‘Fargo’ Recap: “The Gift of the Magi” — Ronald Reagan Comes to Town

     November 9, 2015


A wife sells her hair to afford a platinum chain for her husband’s watch. The husband sells his watch to buy his wife a set of jeweled combs for her hair. One bummer of a Christmas, but one that taught the couple that it’s not the price of the gift, but the sacrifice in the effort that matters. This is the story of “The Gift of the Magi,” the short by O. Henry and the title of this week’s Fargo.

In this case, it’s the sacrifice Peggy Blomquist made so that Ed could buy the butcher shop. She sold the car to mechanic Sonny Greer – turning her back on Lifespring and the dream of an independent, more fulfilling life (or whatever the hell Lifespring scammed people into believing). But, like in the O. Henry story, the gift giving doesn’t go as planned. It in fact goes very, very awful.


Image via FX

In a scene tense enough to choke viewers out through the screen, the butcher shop goes up like a bonfire – along with Ed’s dreams. What made this scene nearly unbearable to watch is that we want all the players to make it out alive – Ed, Charlie Gerhardt, and nihilistic Noreen Vanderslice. Virgil, well, he had a cool scar but the hell with him. Ed’s a killer twice over now. Murder tends to kill a person’s soul a little bit each time, so it’ll be interesting to see what Ed transforms into by the end of the season. He’s not going to be the warm wannabee patriarch he was in the beginning, that’s for sure. Maybe the myth of the “Butcher of Luverne” isn’t too much of a stretch from what’s coming down the line.

I’d like to pause and reiterate here: Christ, what a rumpus that scene was.

Speaking of rumpus, “The Gift of the Magi” kicked off with a gloriously gruesome Gerhardt ambush on the Kansas City crew. KC may have the corporate backing (so to speak), but the Gerhardts know the land. Did anyone else throw a fist pump when Hanzee did his damn thing? Though, he did it no so thoroughly, leaving one very angry Kitchen brother alive. Still, I rewound that Hanzee part a few dozen times.


Image via FX

Mixing this violent scene over the Ronald Reagan’s speech about government needing to uphold the institutions civilization was founded upon (“above all, family”) was brilliant, as it showed a corporate entity clashing with a family business. Before being beheaded by Hanzee, Bulo explains that the age of the mom and pop store is over and that corporations are the real way to make money. This theme has hung over the entire season so far and now that Bruce Campbell has finally arrived, it’s only going to get juicier.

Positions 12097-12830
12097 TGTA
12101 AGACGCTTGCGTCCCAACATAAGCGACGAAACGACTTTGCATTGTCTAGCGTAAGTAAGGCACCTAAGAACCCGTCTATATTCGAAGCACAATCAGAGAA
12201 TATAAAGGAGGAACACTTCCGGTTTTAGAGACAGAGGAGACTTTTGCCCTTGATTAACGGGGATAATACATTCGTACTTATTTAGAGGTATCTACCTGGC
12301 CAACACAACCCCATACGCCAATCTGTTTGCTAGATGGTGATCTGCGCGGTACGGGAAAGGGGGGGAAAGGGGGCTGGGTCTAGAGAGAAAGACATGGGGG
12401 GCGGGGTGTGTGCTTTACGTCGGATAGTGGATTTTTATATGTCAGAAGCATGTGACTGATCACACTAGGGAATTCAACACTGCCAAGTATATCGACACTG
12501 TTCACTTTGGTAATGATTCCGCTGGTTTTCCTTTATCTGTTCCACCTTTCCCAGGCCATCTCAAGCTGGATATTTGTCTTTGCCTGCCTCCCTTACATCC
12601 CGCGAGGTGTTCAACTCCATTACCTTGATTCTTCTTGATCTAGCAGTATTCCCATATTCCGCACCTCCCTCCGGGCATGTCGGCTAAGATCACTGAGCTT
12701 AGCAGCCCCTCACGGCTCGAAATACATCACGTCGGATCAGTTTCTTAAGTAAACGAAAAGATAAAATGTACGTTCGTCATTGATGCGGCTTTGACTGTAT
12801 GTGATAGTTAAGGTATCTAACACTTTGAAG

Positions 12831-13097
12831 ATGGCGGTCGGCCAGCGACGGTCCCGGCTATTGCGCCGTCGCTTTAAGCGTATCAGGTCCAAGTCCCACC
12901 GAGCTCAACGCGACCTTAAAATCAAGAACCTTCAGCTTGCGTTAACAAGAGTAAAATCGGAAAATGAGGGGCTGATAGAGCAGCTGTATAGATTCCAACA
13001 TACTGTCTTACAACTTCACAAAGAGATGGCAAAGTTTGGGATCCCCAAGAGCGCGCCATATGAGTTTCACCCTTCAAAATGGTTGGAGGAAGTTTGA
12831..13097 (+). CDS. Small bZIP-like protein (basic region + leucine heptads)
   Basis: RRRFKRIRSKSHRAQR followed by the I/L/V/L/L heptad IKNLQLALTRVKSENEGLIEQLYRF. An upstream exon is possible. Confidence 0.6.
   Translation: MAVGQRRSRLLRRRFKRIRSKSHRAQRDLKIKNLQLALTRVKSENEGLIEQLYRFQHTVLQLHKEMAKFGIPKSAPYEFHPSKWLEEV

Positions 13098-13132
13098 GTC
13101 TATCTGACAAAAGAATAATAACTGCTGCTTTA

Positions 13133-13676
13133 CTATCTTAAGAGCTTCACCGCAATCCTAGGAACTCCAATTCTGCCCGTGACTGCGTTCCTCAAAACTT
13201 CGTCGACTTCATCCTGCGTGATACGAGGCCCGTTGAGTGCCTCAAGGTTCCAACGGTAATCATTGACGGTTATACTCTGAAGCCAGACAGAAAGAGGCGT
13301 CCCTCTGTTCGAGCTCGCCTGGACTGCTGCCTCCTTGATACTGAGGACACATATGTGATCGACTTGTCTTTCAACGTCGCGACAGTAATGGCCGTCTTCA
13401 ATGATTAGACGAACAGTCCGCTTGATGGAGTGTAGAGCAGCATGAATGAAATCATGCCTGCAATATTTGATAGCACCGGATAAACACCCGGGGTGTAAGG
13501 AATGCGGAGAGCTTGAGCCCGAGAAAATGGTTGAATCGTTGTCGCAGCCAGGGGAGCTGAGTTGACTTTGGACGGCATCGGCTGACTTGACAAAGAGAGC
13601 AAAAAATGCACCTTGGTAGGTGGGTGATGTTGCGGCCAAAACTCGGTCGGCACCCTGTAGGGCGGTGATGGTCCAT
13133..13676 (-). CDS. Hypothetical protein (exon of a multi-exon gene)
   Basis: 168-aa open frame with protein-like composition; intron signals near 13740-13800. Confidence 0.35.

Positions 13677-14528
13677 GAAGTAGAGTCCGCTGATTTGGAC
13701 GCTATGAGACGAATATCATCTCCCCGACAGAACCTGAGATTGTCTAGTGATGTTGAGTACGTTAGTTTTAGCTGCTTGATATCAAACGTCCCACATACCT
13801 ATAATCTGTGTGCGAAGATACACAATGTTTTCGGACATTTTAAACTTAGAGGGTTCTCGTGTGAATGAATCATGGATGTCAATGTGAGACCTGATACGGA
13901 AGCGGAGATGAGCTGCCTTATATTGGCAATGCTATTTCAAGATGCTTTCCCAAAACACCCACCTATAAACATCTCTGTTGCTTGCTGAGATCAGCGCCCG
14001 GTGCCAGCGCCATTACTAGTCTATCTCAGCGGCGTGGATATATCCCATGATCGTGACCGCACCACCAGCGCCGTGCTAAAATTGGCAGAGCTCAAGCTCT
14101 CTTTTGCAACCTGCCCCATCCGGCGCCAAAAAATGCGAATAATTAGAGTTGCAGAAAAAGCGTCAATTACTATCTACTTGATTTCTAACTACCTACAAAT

This week was light on Lou, but the scene he shares with Reagan in the bathroom was fantastic. Lou opened up to Reagan, talked about the “sickness of this world” being the cancer inside Betsy. Then he questioned Reagan about how America is going to pull itself out of the mess it’s in, to which Reagan offered nothing but a quiet pat on the shoulder. Lou’s confusion with the absurdity of the world grows more every episode.

He returns from the Reagan detail to find the butcher shop on fire. “The look” that Lou talked about last week? Seems it was his turn to wear it. Whether Ed and Peggy will try to run from his help or accept it is still up in the air, but it’s looking like their only chance of survival is possibly going into custody. Then again, that didn’t work out so well for Lester Nygaard last season.


Image via FX

Last week, I pined to see more of Bear Gerhardt, specifically a little backstory on how he became the calm, soft-spoken man he is. Nothing on that this week, but it’s clear he’s a walking powder keg. The tenseness between him and Dodd is getting real thick and I have a feeling once Bear catches wind of what happened to Charlie, he’s going to explode.

Rating: ★★★★★ Excellent

I Want to Believe:

  • It seems young Molly is into UFOs. Betsy seemed taken aback by her daughter’s crayon drawing.

Okay, then:

  • In case you didn’t know, “Hanzee” comes from a Lakota word meaning “shade.”
  • Allan Dobrescu delivered another amazing performance as Charlie Gerhardt. This kid is so, so good. Dobrescu portrays all of Charlie’s anxieties and eagerness in a truly nuanced, encompassing performance.
  • It was great to see Emily Haine do more than have her nose stuffed in a Camus book. The exchange between Noreen and Ed about the certainty of death, right before death comes a knockin’, was brilliant.
  • Great turn from Nick Offerman this week. Crying during Reagan’s speech then getting all giddy when he meets him outside – pure gold.


Image via FX